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Showing results for tags 'pre-shading'.
Hi, I may be completely off the mark but I wonder what the physical reasons are that result in pre-shading in the modelling world. Apologies if this has been covered before. Please point me in the right direction. I see many pre-shaded effects on model aircraft. They look good and I like the look. They are a compelling look. But it got me thinking. Generally the lines along spars are given a darker effect. If this is the case on real aircraft, so be it. But why is this so ?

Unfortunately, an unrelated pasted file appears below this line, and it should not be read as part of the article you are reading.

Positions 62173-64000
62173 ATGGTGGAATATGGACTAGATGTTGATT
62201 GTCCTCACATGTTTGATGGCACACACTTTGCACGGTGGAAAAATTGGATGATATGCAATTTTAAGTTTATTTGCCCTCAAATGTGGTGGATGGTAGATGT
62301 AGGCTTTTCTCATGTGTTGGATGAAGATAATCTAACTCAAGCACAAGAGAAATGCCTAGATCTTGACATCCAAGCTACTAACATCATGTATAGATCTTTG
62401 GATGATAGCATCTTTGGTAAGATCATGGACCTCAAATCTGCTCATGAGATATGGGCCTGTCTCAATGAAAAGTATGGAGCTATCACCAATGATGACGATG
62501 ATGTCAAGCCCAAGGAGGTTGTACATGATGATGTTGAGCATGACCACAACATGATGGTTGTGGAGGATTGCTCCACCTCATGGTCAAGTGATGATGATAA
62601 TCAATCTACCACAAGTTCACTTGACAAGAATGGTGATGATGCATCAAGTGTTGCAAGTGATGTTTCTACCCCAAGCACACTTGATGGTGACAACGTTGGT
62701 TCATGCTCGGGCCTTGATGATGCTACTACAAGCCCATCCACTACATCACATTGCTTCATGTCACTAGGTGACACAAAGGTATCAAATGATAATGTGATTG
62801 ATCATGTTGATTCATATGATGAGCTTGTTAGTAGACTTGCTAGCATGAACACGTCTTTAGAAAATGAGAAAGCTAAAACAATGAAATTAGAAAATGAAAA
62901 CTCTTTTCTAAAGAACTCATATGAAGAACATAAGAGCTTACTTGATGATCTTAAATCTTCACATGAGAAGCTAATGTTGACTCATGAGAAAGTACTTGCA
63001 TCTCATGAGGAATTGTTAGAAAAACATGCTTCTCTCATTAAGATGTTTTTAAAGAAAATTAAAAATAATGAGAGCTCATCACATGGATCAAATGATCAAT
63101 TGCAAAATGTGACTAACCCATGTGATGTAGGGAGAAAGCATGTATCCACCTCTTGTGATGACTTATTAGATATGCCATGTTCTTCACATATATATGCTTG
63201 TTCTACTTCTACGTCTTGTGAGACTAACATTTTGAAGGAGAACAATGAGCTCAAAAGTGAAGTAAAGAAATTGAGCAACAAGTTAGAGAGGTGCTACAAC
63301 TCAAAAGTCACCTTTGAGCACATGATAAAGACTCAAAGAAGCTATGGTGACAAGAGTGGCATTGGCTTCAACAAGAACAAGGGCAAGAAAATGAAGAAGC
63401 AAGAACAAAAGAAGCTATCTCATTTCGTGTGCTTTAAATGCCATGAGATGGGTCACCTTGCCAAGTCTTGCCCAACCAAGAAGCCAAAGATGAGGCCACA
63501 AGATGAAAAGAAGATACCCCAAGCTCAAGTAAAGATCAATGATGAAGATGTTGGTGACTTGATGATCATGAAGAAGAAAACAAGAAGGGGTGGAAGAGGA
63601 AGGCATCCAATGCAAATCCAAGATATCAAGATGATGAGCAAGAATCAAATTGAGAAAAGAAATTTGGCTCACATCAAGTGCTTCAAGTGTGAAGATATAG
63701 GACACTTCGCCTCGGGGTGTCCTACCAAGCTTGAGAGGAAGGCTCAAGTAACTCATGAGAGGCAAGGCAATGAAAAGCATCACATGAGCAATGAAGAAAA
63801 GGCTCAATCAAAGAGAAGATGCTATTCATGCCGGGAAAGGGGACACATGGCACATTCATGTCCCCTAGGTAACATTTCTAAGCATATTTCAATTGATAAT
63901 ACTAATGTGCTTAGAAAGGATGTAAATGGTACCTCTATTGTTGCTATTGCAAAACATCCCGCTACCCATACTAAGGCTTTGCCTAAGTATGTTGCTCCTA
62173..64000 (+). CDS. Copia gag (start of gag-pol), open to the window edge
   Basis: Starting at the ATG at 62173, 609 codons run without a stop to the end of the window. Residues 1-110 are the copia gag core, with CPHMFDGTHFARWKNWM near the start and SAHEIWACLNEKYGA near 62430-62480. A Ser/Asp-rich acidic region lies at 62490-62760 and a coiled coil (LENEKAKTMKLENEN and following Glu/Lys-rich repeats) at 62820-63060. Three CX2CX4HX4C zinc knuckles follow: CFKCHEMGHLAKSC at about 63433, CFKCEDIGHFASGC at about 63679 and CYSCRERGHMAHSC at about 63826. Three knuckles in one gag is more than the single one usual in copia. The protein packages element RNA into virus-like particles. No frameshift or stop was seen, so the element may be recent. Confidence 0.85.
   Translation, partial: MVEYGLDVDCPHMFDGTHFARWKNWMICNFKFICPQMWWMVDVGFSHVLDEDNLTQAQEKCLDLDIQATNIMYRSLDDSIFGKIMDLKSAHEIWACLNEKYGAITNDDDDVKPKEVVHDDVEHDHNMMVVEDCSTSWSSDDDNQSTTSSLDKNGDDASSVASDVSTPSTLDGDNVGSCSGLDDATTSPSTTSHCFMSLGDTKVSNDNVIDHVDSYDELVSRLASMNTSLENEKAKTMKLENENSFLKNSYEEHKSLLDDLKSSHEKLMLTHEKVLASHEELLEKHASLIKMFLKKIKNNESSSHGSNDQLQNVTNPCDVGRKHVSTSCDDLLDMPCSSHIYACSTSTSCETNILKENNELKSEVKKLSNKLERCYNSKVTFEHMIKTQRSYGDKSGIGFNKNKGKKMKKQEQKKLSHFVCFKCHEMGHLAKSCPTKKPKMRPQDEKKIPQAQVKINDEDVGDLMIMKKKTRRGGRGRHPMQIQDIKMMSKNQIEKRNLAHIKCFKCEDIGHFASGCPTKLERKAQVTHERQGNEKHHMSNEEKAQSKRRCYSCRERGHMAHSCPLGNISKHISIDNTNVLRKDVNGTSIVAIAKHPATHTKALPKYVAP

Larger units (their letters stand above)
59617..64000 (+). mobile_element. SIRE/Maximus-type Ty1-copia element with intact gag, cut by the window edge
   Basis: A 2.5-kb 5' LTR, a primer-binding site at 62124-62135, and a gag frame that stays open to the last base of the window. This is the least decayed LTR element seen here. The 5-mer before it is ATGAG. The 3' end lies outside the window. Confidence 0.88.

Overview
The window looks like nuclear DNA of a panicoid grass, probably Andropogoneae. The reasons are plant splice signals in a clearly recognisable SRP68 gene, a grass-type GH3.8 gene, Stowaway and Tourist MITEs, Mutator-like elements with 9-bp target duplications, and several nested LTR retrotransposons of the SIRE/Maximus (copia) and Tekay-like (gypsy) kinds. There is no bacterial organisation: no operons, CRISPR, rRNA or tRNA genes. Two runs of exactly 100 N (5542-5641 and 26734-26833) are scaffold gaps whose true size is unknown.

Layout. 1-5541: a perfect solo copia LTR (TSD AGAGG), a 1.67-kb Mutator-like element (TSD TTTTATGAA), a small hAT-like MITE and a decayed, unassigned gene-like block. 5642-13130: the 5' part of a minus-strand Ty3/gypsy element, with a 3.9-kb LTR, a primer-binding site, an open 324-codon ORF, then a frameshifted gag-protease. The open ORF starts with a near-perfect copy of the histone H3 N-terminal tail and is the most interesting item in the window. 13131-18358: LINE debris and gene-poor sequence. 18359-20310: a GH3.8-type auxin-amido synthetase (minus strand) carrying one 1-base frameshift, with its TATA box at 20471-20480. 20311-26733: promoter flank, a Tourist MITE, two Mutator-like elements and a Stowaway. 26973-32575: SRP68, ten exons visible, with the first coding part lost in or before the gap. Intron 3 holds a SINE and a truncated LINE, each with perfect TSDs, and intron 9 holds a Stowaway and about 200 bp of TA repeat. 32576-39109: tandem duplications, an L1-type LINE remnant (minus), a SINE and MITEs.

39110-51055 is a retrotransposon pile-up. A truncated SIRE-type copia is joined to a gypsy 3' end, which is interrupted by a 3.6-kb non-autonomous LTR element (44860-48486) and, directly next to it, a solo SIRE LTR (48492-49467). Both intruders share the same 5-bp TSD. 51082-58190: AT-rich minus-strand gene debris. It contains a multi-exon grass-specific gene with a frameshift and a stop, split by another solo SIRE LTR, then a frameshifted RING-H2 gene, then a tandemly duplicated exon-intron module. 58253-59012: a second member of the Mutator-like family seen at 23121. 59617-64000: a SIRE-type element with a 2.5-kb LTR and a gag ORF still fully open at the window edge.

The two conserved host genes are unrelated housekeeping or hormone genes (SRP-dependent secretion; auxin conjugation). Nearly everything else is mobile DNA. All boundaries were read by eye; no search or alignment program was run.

I'm inviting your comments and votes on something which fascinates me. I've spent an interesting afternoon looking at colour photos of RAF WWII aircraft. (I appreciate that the colours themselves are unreliable evidence due to differential fading and wacky 1940s emulsions, BUT the tonal variations are clear.) I've also had a quick look at web pictures of more modern aircraft. The funny thing is that I can't find a single clear photograph of an aircraft with stripes such as I depict with pre/post-shading techniques. I see mucky marks caused by fitter's feet and spilt oil. I see random fading, chipping, and a host of variations from flat blocks of colour. But I can find nothing to suggest darkened stripes, however subtle, around panels or mechanical hinges, or emphasising internal structure through the aircraft skin(!). The pre/post-shading fashion seems to have started about ten to twelve years ago. I remember seeing a copy of Fine Scale Modelling about that time with a cover photo of an Avenger looking as though it had been quilted. I scoffed back then. Yet now I do it. I've been doing it because everyone else seems to like it. Ready for Inspection posts with lots of stylized shading always attract much praise for the paintwork. But now I'm thinking I am blindly (lol) making my models less representative of the real thing with my strange stylistic habit. The panel line wash craze is similarly baffling to me. I've always thought they were spurious and today I've been looking for evidence to refute my opinion. Well, from time to time I have found a panel line, occasionally a really dirty one, so I'll accept that sometimes a panel line wash is true to life. But on most aircraft this simply isn't the case and when it is apparent, it's only one or two lines. I think its really ironic that as moulding technology has improved and surface detail become ever finer and more representative, I increasingly exaggerate it with dark inks and powders, making finely etched plastic resemble the old Airfix/Frog/Matchbox kits of my youth perhaps How did I ever get so weird? I think I am copying each other's models instead of looking at the real thing. Come to think of it, I've seen many comments saying that a modeller will use another modeller's model as a reference. Hmmm. I think I'm going to stop using either of these techniques. I'm going to 'work from the original' (original photos, that is) and paint what I see. I'd probably better not enter any competitions though... (Edited to remove what might be interpreted as criticism of other people's methods or making fun of their work. After all, it's only a hobby!.)